Cutthroat Trout (Oncorhynchus clarkii)

Science Center Objects

Species Studied

Cutthroat trout (Oncorhynchus clarkii)

Lahontan Cutthroat Trout

Lahontan Cutthroat Trout (Oncorhynchus clarkii henshawi). Credit: USGS, WFRC (Public domain.)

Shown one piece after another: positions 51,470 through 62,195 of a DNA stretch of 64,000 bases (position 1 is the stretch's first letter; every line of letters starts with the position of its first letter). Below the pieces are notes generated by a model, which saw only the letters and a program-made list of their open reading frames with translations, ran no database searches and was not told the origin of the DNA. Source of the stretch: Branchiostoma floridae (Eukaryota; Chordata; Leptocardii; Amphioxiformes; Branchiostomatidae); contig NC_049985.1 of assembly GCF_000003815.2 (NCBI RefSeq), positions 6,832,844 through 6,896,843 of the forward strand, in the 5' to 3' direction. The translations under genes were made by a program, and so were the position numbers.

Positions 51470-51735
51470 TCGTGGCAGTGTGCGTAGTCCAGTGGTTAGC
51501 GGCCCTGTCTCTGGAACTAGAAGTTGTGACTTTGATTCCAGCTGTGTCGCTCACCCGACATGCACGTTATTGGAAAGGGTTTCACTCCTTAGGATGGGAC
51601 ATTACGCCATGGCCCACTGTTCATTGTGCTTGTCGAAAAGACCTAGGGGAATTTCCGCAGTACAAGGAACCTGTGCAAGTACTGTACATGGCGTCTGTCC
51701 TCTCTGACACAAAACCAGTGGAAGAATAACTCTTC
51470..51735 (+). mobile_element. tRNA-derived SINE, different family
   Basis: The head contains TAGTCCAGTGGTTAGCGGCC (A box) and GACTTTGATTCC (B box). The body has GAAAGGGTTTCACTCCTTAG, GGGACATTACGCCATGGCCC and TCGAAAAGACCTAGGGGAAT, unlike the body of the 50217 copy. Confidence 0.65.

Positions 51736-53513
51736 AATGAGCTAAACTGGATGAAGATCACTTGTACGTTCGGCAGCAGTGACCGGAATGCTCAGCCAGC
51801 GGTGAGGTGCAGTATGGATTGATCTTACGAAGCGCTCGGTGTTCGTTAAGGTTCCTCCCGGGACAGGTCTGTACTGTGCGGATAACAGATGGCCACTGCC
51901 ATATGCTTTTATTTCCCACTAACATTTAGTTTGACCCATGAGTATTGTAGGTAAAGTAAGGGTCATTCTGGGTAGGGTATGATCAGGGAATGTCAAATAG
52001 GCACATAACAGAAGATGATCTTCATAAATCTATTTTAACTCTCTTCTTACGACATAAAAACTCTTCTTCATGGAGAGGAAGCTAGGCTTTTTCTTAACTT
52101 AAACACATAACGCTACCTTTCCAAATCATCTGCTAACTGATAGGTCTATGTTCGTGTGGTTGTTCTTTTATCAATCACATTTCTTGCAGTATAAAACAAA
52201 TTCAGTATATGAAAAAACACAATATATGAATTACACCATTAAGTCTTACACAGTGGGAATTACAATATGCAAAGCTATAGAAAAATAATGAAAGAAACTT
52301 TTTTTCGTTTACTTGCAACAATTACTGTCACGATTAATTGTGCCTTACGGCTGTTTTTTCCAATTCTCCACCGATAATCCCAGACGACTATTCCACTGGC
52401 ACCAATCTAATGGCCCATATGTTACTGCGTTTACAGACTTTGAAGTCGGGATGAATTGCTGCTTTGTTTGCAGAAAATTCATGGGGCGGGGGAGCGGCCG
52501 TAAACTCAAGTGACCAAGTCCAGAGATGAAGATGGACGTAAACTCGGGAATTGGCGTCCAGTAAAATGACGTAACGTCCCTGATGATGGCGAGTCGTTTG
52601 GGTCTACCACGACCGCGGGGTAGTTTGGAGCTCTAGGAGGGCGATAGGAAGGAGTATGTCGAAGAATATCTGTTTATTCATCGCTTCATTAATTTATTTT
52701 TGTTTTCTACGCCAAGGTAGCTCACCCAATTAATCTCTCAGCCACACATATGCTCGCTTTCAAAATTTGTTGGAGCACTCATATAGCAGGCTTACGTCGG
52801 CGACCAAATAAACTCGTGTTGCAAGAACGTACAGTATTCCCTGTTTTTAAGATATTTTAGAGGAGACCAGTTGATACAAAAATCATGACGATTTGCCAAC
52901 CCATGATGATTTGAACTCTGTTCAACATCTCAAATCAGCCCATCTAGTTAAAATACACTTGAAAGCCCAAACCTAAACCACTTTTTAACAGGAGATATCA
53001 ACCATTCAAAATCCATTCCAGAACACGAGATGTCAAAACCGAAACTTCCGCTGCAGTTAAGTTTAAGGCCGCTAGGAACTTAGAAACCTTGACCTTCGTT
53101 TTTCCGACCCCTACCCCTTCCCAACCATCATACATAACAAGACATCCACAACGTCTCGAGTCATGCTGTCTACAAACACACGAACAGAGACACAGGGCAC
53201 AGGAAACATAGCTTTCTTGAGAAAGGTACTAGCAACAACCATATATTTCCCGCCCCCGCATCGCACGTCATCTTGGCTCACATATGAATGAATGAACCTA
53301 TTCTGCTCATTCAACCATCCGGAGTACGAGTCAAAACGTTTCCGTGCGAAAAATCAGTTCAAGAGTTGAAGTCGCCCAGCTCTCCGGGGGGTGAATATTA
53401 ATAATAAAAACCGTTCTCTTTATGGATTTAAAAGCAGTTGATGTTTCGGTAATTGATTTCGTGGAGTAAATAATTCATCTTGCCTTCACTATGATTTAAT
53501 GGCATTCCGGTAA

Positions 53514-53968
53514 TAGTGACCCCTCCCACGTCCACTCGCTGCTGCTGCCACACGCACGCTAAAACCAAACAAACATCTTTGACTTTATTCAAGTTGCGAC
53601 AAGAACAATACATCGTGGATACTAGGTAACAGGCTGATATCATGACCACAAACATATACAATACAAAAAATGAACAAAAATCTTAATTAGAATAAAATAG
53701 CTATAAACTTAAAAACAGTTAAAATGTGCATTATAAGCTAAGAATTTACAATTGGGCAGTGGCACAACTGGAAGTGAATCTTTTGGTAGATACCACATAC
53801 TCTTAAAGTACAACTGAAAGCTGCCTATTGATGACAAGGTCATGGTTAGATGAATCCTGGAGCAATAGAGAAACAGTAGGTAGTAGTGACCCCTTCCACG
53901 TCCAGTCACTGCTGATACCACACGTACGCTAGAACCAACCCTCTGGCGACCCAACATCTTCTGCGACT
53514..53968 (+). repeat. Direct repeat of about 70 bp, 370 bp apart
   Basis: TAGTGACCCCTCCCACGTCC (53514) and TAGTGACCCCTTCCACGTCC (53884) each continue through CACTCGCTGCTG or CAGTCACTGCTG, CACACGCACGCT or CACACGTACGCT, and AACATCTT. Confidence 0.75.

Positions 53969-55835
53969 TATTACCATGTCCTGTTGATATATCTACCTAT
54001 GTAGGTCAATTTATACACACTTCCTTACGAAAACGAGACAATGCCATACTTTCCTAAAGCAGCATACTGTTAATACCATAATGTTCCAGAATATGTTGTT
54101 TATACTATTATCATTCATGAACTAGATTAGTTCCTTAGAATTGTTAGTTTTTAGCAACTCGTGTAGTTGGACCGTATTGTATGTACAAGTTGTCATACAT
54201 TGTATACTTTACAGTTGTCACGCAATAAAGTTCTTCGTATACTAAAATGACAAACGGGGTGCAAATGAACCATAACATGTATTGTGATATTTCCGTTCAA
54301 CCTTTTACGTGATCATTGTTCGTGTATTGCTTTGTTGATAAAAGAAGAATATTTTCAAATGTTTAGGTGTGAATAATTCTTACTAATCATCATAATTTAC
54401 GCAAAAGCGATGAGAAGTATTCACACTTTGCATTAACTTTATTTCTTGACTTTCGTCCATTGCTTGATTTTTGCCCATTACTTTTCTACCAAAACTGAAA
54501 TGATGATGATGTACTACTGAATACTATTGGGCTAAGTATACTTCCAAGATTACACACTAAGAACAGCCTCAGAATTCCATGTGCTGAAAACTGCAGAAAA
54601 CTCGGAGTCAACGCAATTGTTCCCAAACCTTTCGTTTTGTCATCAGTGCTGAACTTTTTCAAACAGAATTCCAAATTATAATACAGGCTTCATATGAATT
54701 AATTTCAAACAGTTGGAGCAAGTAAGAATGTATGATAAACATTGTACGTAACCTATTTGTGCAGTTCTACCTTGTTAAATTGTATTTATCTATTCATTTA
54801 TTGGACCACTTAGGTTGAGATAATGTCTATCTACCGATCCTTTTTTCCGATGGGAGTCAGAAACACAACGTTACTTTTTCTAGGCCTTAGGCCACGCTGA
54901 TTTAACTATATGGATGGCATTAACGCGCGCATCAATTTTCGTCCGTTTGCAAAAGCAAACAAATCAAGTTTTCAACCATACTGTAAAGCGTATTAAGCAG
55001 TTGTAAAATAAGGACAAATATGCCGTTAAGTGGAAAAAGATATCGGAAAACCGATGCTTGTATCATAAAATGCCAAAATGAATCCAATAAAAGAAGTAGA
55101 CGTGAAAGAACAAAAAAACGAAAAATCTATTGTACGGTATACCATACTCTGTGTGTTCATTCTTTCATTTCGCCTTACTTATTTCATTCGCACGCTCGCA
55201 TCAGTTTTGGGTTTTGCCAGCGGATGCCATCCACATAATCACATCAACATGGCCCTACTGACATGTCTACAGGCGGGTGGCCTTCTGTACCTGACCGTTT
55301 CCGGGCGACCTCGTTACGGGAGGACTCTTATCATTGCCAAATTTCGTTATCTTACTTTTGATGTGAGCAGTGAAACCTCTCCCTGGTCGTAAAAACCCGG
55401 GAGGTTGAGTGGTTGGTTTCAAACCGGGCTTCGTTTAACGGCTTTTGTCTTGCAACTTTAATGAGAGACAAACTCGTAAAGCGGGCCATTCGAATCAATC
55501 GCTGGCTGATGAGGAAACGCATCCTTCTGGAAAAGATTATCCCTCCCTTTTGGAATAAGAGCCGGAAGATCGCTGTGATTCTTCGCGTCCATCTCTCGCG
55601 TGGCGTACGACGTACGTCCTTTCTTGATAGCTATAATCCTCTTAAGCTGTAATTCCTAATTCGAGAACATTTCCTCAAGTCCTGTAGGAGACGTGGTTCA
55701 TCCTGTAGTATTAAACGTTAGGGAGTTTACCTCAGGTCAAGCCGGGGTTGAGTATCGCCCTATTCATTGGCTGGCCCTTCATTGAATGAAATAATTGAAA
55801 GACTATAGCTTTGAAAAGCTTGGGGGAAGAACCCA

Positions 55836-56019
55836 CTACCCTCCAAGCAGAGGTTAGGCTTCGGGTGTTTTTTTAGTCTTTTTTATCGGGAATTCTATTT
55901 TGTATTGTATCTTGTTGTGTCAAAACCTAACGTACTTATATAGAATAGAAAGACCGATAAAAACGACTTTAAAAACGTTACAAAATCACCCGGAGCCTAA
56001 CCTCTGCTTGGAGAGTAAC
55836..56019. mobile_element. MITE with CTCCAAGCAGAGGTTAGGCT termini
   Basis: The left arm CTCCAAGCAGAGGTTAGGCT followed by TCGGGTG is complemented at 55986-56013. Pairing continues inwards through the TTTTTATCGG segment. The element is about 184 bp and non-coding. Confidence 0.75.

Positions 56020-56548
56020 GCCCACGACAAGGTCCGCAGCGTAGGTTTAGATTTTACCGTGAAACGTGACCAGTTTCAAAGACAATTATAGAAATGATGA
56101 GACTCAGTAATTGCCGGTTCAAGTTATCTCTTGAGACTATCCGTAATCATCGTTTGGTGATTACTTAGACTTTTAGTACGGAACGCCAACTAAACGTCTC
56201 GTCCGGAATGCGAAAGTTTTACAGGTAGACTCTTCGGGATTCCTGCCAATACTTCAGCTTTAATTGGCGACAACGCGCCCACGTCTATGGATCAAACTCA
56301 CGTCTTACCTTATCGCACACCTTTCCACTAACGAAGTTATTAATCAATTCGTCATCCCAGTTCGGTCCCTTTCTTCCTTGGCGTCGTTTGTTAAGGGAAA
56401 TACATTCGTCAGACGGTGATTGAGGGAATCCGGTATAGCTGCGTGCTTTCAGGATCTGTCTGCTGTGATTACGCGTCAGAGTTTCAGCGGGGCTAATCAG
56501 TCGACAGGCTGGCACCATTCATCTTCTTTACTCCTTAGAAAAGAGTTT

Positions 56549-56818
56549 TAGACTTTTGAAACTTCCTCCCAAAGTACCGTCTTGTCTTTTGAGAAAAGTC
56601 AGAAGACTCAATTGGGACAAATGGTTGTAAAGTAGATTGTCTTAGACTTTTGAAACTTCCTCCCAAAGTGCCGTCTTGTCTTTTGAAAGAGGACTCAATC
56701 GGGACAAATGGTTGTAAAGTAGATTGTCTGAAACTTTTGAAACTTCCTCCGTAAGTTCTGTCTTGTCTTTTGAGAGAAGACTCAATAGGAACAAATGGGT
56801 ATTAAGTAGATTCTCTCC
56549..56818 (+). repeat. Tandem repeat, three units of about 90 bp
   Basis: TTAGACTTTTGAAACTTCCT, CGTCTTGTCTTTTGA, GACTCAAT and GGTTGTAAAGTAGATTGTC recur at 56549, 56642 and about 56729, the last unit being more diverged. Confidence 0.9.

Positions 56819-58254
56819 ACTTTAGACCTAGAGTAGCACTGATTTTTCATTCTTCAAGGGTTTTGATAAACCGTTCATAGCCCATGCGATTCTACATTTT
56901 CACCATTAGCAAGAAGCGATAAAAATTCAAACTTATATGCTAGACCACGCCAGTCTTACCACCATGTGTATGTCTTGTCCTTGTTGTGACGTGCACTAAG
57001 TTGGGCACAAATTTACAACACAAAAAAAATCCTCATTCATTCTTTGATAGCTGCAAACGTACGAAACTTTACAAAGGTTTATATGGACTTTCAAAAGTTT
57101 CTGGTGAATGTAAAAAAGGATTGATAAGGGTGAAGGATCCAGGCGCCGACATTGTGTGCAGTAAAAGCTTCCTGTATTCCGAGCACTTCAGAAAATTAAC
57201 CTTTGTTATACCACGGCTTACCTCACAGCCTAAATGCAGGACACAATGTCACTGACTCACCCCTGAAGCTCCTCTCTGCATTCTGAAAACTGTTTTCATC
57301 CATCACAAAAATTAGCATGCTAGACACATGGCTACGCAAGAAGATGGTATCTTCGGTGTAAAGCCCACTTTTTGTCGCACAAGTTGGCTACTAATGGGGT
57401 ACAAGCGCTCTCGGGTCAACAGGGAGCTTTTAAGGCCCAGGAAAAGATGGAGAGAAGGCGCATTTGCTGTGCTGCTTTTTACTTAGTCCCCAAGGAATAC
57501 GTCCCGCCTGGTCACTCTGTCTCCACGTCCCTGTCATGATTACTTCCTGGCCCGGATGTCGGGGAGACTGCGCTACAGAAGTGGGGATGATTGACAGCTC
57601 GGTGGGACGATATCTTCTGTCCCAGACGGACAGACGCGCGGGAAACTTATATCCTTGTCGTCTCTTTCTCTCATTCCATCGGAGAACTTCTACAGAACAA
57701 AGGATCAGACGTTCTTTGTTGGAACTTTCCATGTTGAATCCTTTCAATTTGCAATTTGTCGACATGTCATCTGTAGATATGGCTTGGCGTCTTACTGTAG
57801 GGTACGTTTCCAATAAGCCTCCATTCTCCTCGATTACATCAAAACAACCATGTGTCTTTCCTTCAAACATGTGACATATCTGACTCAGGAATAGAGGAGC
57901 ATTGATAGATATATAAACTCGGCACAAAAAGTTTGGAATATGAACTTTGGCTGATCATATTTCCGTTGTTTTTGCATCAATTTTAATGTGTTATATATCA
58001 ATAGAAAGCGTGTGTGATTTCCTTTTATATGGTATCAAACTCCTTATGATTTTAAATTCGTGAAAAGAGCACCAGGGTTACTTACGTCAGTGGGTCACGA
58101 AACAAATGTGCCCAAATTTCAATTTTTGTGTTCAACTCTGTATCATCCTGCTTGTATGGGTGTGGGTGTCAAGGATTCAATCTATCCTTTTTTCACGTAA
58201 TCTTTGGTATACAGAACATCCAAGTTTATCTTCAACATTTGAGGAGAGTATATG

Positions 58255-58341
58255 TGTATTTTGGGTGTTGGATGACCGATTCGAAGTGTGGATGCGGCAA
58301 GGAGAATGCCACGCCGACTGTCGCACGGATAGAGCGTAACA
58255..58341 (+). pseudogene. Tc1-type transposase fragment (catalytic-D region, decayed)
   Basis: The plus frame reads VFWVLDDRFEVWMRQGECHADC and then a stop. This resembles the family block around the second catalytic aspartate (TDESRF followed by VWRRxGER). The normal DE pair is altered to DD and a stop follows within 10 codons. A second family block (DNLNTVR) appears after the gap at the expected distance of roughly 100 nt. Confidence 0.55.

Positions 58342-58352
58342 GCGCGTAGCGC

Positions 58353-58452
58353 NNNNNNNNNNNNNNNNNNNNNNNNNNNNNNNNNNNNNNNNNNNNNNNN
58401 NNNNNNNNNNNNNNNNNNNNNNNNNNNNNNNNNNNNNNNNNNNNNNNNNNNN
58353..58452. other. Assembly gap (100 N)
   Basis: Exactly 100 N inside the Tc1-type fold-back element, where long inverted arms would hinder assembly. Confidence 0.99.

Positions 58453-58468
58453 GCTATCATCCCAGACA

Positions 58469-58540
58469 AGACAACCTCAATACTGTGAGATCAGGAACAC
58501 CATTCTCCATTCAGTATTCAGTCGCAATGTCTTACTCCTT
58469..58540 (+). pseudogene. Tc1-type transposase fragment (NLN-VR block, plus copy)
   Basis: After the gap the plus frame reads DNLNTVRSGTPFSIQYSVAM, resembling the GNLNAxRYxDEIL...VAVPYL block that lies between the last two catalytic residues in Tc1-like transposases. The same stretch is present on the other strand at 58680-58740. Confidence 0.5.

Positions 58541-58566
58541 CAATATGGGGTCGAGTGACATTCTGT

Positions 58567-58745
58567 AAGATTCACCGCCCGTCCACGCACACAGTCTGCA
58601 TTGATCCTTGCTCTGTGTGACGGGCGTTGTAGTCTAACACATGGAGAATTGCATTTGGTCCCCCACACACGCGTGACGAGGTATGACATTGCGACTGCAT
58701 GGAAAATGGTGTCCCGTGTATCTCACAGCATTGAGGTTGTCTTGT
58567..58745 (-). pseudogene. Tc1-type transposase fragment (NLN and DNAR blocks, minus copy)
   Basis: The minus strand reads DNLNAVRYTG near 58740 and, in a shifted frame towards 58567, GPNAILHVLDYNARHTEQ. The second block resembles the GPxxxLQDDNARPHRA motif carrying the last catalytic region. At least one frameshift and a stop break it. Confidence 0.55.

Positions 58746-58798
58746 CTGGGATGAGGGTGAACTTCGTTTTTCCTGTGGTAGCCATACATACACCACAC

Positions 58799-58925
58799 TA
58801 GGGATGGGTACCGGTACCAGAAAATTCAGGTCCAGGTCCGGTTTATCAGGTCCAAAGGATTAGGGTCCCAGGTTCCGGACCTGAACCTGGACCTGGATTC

Cutthroat trout are a Department of the Interior trust species. Historically, 14 geographically isolated cutthroat trout subspecies occupied much of western North America. Habitat degradation and introduction of non-native species has negatively impacted native cutthroat trout populations and three subspecies (Lahontan, Paiute, and Greenback) are presently listed as threatened under the Endangered Species Act. Widespread introductions of non-native rainbow trout into cutthroat trout habitats and consequent hybridization has resulted in loss of native cutthroat trout throughout their range. Because rainbow-cutthroat hybrids are viable and fertile, native cutthroat trout populations are often replaced by hybrid swarms following rainbow trout introductions, causing concern for cutthroat trout conservation. Research studies at WFRC aim to generate a better understanding of the genomic consequences of hybridization between rainbow and cutthroat trout. This research will help clarify how the merging of genomes from two different species affects the survival and reproductive potential of their hybrids and how the hybrids might respond and adapt within an environment.